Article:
What do you do if your first film became an unlikely cult hit and your follow-up was eviscerated by critics and ignored by audiences? Well, you adapt a "Twilight Zone"-style story into a suspense-driven morality tale and enlist possibly the most well-respected indie rockers in the world to record the score.
At least that's the approach being taken by
From the start, the director had only one choice in mind to score the movie. "They're just, like, my favorite band, period," he said. "I saw the Neon Bible tour. I went to, like, four shows. And I just have always felt that their stuff was really cinematic." At the Hollywood Bowl show in September 2007, Kelly went backstage and handed a copy of the "Box" script to songwriter/vocalist Win Butler.
"He read it pretty quickly and gave me a call back to say that they were really intrigued," Kelly said. "He and [singer] Régine [Chassagne] were interested in potentially doing some music for it."
What was it about the script that convinced the band — which, at the time, was finishing off five years of constant touring and recording — to take on the project? Kelly believes the band responded in a personal way to certain themes in the story. "They're really political," he said. "And I think with 'The Box,' it's a morality tale, and it takes place in 1976, but conceptually, there's a real message to the film in terms of what it has to say about the nuclear family, and about greed, or about what everyone is willing to do to achieve a certain level of happiness in their life."
Kelly adapted the script from a '70s-era short story by "Twilight Zone" vet Richard Matheson. The film follows Diaz as one-half of a miserable suburban couple (James Marsden plays her husband) who are approached by a mysterious stranger (Langella) with a creepy proposition: press the button on this box and you'll receive $1 million, but someone on the planet will die as a consequence.
After Arcade Fire signed on, Kelly, Butler, Régine and violinist Owen Pallet, along with engineer Marcus Jobs (who'd worked on both of the band's albums) met up in a Toronto studio and, for the entirely live recordings, they assembled a full orchestra, including strings, brass and a Mellotron, as well Régine's vocal elements. "It was really amazing to see them work," Kelly said. "They're really dedicated artists."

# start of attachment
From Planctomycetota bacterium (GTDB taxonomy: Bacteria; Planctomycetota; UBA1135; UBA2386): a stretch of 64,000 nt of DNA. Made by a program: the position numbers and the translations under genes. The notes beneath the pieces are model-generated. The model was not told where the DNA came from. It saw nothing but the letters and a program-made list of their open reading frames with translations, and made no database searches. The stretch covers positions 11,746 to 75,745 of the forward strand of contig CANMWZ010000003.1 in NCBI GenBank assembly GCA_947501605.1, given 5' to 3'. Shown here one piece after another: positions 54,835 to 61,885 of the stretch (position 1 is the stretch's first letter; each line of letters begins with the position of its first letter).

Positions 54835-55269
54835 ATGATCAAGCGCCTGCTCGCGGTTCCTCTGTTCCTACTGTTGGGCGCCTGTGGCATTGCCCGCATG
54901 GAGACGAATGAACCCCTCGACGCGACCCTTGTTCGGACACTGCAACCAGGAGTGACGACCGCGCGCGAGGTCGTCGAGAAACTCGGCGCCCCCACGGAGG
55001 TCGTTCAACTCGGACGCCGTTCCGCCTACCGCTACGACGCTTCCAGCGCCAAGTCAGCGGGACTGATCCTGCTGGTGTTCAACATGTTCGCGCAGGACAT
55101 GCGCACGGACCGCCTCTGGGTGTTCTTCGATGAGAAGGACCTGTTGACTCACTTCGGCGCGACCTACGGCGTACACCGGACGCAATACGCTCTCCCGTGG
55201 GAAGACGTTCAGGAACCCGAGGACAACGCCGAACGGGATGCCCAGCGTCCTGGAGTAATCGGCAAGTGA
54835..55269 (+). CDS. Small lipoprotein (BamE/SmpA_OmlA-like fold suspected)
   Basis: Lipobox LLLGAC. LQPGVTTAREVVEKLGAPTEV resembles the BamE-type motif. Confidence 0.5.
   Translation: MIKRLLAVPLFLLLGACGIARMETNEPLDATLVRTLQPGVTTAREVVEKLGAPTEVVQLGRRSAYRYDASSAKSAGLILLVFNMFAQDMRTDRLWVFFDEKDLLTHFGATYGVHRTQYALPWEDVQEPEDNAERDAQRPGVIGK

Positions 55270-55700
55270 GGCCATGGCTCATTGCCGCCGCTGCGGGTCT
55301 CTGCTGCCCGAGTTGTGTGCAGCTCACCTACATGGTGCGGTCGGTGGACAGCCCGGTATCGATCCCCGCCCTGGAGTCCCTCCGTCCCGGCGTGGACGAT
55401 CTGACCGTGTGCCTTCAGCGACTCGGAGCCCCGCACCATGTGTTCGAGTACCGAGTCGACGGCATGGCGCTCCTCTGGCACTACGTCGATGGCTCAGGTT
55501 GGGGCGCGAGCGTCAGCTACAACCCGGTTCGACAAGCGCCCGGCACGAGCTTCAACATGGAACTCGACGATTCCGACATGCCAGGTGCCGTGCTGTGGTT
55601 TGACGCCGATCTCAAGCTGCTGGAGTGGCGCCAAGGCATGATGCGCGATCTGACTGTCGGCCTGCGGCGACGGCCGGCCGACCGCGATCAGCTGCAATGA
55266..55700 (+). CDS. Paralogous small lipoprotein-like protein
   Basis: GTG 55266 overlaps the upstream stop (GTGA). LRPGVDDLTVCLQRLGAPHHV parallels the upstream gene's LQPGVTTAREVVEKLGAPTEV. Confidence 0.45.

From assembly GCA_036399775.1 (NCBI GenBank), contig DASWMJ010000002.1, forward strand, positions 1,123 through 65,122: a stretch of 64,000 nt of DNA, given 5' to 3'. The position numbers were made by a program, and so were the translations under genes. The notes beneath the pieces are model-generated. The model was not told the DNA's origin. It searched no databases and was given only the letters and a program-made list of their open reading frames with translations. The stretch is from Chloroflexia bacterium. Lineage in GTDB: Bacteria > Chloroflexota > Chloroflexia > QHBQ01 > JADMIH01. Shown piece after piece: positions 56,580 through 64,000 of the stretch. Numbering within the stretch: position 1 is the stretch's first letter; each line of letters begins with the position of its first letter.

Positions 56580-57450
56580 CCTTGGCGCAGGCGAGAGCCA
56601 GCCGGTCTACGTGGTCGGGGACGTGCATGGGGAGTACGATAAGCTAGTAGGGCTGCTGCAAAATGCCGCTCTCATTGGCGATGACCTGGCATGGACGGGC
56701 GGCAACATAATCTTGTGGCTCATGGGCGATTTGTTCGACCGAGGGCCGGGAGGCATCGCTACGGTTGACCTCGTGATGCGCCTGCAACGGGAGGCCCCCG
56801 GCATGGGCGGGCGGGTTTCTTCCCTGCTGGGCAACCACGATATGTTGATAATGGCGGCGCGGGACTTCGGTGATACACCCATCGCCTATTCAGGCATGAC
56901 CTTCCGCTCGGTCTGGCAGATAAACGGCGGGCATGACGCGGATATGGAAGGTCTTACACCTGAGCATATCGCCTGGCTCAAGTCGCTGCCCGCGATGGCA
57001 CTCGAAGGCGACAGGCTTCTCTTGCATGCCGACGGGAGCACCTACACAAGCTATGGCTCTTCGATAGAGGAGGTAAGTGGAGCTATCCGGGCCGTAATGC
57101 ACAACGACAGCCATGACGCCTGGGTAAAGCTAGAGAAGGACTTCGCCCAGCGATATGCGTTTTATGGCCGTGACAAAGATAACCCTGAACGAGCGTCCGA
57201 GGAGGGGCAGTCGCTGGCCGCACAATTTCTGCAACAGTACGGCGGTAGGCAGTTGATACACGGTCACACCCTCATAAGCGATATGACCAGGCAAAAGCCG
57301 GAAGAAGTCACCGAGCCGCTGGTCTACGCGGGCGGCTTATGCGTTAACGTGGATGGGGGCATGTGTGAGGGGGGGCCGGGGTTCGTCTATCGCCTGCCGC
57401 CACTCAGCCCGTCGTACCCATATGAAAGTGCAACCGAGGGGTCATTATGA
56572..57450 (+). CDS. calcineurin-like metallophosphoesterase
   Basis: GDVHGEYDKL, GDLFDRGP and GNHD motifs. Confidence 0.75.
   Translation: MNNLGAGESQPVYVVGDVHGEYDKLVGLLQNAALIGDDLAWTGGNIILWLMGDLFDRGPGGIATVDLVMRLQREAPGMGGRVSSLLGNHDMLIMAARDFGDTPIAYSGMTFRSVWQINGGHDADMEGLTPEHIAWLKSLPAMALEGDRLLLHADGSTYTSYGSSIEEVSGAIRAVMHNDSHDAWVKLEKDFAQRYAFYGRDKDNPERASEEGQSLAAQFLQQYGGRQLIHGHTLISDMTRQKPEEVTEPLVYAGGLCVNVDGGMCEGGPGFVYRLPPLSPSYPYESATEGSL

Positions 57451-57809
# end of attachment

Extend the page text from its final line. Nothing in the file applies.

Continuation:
The band's focus was on a Russian style of composition, explained Kelly, with "the strings being really raw and emotional. I think they were able to create a score that feels like it's from another era."
He added, "It's kind of like ['Psycho' composer] Bernard Hermann on acid, what they did. It's very lush, and kind of a very bombastic, emotional score — and kind of Hitchcock. It feels like a score from the 1970s."
Of his reluctance to discuss the collaboration until now, the director admitted, "It's like when there's something really cool happening, you get nervous." But now the film is completed and plans are being worked out to release the score as a separate soundtrack. "I put that in Win's court," Kelly explained, "because it's his music, and I just feel really blessed that they were willing to score the film, so it'll be out there. It'll be a big release, I'm sure."
Kelly can only hope for the same for the film itself. After the triumph of indie darling and Jake Gyllenhaal launching pad "Donnie Darko," the director frittered away much of his Hollywood cred with alternate-reality head-scratcher and box-office bomb "Southland Tales," staring The Rock. Both films, incidentally, had killer soundtracks. With "Box," Kelly has promised to deliver a commercially viable movie — with yet more kick-ass tunes — that maintains a genetic link with the trippy sci-fi suspense of "Darko."
"I'm really excited for people to hear what they've come up with," said Kelly of the Arcade Fire soundtrack. The same is undoubtedly true for his latest film, which hits theaters late in 2009.
Check out everything we've got on "The Box."
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